McLean designed and patented the standard container; 8 feet tall by 8 ft wide by 10 ft and made from thick corrugated steel. The design incorporated a twist-lock mechanism at the corners, allowing the container to be easily secured and lifted using cranes. He then gave the patented designs to industry; thus enabling international standardization of shipping containers.
McLean achieved a huge breakthrough in the 1960s when he persuaded the US military to use his containers to ship equipment to Vietnam. They became a key part of one of the first integrated logistical systems – now common across the world. McLean shipped the empty containers from Vietnam to Japan where they were filled with consumer goods and then transported back to the USA.
Nowadays people across the globe enjoy the benefits of cheap products made far away – cars, toys, electronic goods, clothes, and appliances. They are all shipped in containers and using the systems that Malcolm McLean developed.
McLean died in New York in 2001. Forbes Magazine called him, “one of the few men who changed the world.” On the morning of McLean’s funeral, container ships around the world blew their whistles in his honor.
Originally published on Destination Innovation
Here are more ways to become a part of The Good Men Project community:
Request to join our private Facebook Group for Writers—it’s like our virtual newsroom where you connect with editors and other writers about issues and ideas.
Click here to become a Premium Member of The Good Men Project Community. Have access to these benefits:
- Get access to an exclusive “Members Only” Group on Facebook
- Join our Social Interest Groups—weekly calls about topics of interest in today’s world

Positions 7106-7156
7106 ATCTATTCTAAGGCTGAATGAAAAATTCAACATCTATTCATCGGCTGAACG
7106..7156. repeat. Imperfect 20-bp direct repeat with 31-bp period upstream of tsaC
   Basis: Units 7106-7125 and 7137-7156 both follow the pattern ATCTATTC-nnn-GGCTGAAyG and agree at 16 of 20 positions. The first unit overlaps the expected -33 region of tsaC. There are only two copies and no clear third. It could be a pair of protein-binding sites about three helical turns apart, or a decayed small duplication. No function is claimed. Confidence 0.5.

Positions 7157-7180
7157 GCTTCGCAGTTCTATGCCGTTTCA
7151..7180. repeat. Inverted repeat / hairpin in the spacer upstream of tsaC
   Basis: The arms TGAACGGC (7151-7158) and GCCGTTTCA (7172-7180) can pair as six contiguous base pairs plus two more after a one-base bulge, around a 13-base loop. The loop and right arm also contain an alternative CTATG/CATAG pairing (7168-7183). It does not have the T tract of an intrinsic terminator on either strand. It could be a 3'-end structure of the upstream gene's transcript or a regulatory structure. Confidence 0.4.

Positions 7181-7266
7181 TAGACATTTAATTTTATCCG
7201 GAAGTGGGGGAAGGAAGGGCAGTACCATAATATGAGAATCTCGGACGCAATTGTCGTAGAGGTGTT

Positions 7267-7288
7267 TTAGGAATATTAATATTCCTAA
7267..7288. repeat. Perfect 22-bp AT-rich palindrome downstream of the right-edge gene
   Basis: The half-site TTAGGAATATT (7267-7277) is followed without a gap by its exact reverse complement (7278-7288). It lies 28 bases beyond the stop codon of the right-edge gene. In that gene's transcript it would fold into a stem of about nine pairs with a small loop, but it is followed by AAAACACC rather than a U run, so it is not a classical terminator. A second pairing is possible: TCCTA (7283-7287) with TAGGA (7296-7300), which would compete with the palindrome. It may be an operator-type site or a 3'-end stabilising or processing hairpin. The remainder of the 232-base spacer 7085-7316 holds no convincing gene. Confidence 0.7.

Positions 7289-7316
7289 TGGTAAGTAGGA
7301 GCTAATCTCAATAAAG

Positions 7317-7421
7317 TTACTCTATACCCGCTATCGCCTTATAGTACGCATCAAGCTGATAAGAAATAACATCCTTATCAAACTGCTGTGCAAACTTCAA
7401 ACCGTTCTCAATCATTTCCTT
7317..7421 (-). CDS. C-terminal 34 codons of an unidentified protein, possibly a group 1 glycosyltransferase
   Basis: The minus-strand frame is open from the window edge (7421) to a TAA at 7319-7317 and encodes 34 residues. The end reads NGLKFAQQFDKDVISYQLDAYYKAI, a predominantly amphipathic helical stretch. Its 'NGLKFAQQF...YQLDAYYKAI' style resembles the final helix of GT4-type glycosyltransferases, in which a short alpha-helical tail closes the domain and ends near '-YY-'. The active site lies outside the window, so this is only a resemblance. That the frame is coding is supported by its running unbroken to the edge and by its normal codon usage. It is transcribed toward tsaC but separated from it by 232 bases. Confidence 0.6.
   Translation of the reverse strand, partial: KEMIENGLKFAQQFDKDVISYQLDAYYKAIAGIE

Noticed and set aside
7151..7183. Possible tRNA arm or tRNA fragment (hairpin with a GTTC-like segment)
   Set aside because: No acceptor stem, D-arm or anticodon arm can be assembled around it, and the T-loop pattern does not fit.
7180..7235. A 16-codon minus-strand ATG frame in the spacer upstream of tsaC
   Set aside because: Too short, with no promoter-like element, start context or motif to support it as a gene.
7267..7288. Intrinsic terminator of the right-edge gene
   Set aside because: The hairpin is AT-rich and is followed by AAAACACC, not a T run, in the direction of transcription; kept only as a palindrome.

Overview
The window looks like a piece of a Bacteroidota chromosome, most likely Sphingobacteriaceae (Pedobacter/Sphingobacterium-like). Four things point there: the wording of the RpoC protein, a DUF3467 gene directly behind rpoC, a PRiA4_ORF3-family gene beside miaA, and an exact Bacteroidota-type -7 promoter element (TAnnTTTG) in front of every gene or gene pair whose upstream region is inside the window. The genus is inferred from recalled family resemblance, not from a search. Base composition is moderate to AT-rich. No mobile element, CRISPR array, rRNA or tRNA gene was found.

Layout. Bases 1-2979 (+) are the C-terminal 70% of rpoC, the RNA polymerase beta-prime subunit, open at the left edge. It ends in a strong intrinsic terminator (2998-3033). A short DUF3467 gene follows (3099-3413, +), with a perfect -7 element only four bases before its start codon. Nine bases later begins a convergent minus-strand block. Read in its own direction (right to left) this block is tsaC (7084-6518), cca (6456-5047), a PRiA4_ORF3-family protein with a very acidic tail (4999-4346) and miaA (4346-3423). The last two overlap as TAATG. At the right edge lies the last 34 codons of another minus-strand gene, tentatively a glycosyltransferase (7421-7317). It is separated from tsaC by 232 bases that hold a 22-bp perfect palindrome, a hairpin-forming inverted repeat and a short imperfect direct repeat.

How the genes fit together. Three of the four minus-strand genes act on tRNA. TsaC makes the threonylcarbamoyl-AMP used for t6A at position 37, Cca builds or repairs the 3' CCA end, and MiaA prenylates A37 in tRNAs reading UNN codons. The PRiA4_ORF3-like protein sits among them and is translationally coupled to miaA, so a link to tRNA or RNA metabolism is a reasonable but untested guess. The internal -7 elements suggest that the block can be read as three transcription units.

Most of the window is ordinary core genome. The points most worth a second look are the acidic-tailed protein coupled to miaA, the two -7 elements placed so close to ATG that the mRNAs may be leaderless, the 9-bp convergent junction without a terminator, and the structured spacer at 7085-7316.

- View the website with no ads
- Get free access to classes, workshops, and exclusive events
- Be invited to an exclusive weekly “Call with the Publisher” with other Premium Members
- Commenting badge.
Are you stuck on what to write? Sign up for our Writing Prompts emails, you’ll get ideas directly from our editors every Monday and Thursday. If you already have a final draft, then click below to send your post through our submission system.
If you are already working with an editor at GMP, please be sure to name that person. If you are not currently working with a GMP editor, one will be assigned to you.
Are you a first-time contributor to The Good Men Project? Submit here:
Have you contributed before and have a Submittable account? Use our Quick Submit link here:
Do you have previously published work that you would like to syndicate on The Good Men Project? Click here:
Join our exclusive weekly “Call with the Publisher” — where community members are encouraged to discuss the issues of the week, get story ideas, meet other members and get known for their ideas? To get the call-in information, either join as a member or wait until you get a post published with us. Here are some examples of what we talk about on the calls.
Want to learn practical skills about how to be a better Writer, Editor or Platform Builder? Want to be a Rising Star in Media? Want to learn how to Create Social Change? We have classes in all of those areas.
While you’re at it, get connected with our social media:
However, you engage with The Good Men Project—you can help lead this conversation about the changing roles of men in the 21st century. Join us!
We have pioneered the largest worldwide conversation about what it means to be a good man in the 21st century. Your support of our work is inspiring and invaluable.
Photo credit: Shutterstock ID 556985512